The energy differences separating distinct spin topologies within each one of the two AF-in and F-in classes are quite small, namely 0.15 eV for AF-in and 0.20 eV for F-in at most. We found that the total energy in the ground state AF-in structure is lower by 0.50 eV than its F-in counterpart. In turn, this same total energy for the ferromagnetic case is higher by 0.9 eV with respect to the F-in one, leading to E(S = 0, AF-in) < E(S = 0, F-in) < E(S = 4). From the energy difference between different realizations of the same macroscopic magnetic behaviour one can extract an estimate of the exchange coupling constant. This can be done in the framework of an Ising spin Hamiltonian approximation, in which the magnetic centres located on the Cu atoms interact through a law of the kind H = |J| SASB, Sk being a two value (1/2, -1/2) spin variable located on the k = A and k = B magnetic centres. For instance, the energetic cost ΔE = 0.019 eV separating the two lowest spin configurations can be readily associated with the number of spin flip exchanges necessary to convert one spin configuration into the other. Typical values for |J| are of the order of 100/200 cm-1.
We have to remark that this value is larger than the one extracted from the temperature behaviour of the magnetic susceptibility (of the order of 30-60 cm-1 as reported in Ref. 12), by confirming the overestimate of the exchange coupling constants calculated within the BLYP exchange-correlation functional.2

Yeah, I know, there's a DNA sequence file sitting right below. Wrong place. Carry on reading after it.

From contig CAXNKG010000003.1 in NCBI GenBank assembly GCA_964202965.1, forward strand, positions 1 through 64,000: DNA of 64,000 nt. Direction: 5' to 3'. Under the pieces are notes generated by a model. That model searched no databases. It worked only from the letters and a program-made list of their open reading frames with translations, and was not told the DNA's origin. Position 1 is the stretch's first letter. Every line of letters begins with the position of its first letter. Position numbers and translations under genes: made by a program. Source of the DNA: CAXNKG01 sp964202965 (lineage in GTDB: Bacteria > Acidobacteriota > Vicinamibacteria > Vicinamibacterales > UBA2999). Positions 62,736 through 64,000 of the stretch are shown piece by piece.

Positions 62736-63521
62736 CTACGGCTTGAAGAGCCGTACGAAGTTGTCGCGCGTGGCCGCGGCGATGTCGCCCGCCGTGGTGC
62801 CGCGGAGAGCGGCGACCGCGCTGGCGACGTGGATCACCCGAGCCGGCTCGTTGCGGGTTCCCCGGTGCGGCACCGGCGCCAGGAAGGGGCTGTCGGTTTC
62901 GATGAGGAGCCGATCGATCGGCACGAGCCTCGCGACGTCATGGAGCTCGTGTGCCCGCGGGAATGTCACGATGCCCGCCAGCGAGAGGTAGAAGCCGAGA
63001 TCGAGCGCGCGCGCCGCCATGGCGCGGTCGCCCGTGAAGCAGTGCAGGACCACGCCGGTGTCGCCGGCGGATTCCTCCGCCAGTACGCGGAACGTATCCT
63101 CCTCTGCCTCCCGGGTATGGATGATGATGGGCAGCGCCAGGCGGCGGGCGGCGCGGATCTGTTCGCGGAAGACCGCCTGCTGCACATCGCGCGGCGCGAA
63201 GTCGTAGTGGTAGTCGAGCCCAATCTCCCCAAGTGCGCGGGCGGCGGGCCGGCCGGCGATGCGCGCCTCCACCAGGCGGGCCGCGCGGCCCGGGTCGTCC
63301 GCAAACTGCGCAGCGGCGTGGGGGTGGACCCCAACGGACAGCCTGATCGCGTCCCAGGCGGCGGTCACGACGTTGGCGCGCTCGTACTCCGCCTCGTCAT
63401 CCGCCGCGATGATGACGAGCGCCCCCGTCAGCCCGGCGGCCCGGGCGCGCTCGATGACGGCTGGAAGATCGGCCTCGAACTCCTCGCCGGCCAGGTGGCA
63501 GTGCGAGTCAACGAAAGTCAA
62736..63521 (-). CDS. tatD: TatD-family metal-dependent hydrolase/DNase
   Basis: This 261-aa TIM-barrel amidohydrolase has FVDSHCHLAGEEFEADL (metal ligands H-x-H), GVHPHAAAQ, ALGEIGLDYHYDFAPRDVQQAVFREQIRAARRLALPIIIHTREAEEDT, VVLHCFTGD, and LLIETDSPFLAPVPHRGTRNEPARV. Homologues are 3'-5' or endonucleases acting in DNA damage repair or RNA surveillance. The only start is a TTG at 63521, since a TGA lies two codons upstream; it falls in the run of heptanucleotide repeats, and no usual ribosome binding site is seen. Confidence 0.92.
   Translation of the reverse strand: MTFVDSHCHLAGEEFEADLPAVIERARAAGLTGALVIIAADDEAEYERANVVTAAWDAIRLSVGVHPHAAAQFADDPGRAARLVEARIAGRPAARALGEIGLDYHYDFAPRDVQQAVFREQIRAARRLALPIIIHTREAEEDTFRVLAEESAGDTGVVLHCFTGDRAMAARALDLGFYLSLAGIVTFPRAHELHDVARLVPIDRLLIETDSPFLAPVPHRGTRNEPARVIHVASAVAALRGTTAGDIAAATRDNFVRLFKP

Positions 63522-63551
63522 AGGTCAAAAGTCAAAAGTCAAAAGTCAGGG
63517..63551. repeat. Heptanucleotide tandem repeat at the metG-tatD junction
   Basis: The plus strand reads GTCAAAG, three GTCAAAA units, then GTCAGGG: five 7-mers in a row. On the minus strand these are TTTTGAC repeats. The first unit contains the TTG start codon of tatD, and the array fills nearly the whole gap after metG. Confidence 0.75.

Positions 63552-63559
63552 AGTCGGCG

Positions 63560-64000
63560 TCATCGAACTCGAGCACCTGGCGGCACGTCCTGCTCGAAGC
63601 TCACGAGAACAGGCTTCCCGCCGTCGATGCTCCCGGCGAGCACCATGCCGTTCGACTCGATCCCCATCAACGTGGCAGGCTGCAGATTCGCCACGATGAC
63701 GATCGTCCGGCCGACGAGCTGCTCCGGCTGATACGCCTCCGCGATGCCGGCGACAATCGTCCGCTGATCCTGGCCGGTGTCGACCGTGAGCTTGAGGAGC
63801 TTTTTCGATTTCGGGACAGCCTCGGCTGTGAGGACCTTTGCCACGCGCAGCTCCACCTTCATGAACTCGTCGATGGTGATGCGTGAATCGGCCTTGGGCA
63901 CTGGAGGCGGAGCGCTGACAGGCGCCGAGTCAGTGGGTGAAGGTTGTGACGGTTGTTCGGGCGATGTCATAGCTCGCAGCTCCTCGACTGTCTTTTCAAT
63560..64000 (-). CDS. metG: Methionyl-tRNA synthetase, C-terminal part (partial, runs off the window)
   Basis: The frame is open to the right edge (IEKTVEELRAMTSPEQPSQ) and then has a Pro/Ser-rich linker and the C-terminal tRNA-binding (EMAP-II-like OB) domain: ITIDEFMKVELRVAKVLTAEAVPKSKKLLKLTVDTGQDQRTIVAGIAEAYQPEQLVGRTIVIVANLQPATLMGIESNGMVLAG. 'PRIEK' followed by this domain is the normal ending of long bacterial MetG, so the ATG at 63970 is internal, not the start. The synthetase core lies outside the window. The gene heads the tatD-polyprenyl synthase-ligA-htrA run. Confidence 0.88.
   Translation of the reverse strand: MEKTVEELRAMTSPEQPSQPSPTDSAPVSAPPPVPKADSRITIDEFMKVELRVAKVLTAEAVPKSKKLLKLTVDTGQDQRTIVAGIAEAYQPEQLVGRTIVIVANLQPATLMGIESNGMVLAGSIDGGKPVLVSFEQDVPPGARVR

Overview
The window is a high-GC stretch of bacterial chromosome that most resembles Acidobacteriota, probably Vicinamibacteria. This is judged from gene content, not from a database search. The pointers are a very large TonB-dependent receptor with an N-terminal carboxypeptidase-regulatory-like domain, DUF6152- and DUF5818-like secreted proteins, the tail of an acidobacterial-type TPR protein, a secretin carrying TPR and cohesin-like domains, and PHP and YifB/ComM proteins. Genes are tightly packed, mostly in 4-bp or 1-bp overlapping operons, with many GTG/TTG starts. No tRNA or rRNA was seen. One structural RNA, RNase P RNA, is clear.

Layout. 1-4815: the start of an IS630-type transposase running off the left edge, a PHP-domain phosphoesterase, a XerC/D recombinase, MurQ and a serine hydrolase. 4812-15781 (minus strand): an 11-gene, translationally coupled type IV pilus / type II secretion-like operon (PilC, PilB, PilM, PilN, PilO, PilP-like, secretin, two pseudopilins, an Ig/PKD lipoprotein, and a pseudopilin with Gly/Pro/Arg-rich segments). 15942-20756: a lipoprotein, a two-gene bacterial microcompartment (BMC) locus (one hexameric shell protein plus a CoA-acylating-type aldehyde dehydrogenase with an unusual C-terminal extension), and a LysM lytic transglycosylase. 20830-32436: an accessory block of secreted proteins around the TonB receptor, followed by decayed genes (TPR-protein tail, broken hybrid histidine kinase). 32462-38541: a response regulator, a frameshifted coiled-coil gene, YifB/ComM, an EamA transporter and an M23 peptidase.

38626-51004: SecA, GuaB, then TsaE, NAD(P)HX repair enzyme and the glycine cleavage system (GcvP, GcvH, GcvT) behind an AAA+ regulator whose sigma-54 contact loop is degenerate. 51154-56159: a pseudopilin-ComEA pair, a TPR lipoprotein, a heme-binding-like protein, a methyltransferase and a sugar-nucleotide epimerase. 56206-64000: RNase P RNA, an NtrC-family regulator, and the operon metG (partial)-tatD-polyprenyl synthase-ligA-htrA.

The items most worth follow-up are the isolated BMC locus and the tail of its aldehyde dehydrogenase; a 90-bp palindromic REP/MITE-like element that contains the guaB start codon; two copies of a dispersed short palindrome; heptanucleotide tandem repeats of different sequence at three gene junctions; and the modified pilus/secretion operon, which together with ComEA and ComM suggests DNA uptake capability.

By referring to a specific spin configuration selected among those characterized by S=0,Σ ≠ 0 Figure 5 shows the spin density topology on one of the Cu2(OH)3(CH3COO).H2O layers. For the selected value of the isosurface (10-2 e/Å3), a predominant number of spin densities belonging to the same band (say, the majority one, α), are clearly visible on the Cu sites. In addition, α spin densities occur on some of the O atoms of the OH– groups, nearest neighbours of the Cu atoms. The question arises on the values of the Cu-O interatomic distances and on the number of Cu-O neighbours needed to trigger the presence of a significant spin-density on the O atoms. By focusing on the absolute values, the largest spin densities for the O atoms (in between 0.172 and 0.224) are found to correspond to a pair of Cu neighbours carrying spin densities of the same sign and separated by the distances in the range 1.91-2.21 Å. The effect of the third Cu neighbour on the spin densities of the O atoms is very much reduced, due to a larger interatomic Cu-O distance. Opposite signs on the Cu neighbours result in values lower than 0.08. The same analysis can be carried out for the O atoms in CH3COO– groups. Among the eight available O atoms, only the four closest to the Cu neighbours have non vanishing the spin densities. In analogy with the previous case (O atoms in OH– groups) largest spin densities are associated to pairs of neighbouring Cu atoms carrying spin densities of the same sign. However, larger interatomic distances concur to lower the absolute values, proving that from the standpoint of the magnetic interaction, the Cu-O—OH-Cu bridge is more effective than the Cu-O— CH3COO-Cu one. Overall, the two examples of application of the DFT-PW strategy show that both structural and electronic properties are accessible to modern first-principles methods, the only limitation being the performances of the exchange-correlation functionals. The combination of DFT-based functionals and of the hybrid ones can be considered a valuable strategy to confer a quantitative character to atomic-scale techniques aimed at the evaluation of the magnetic exchange coupling constants.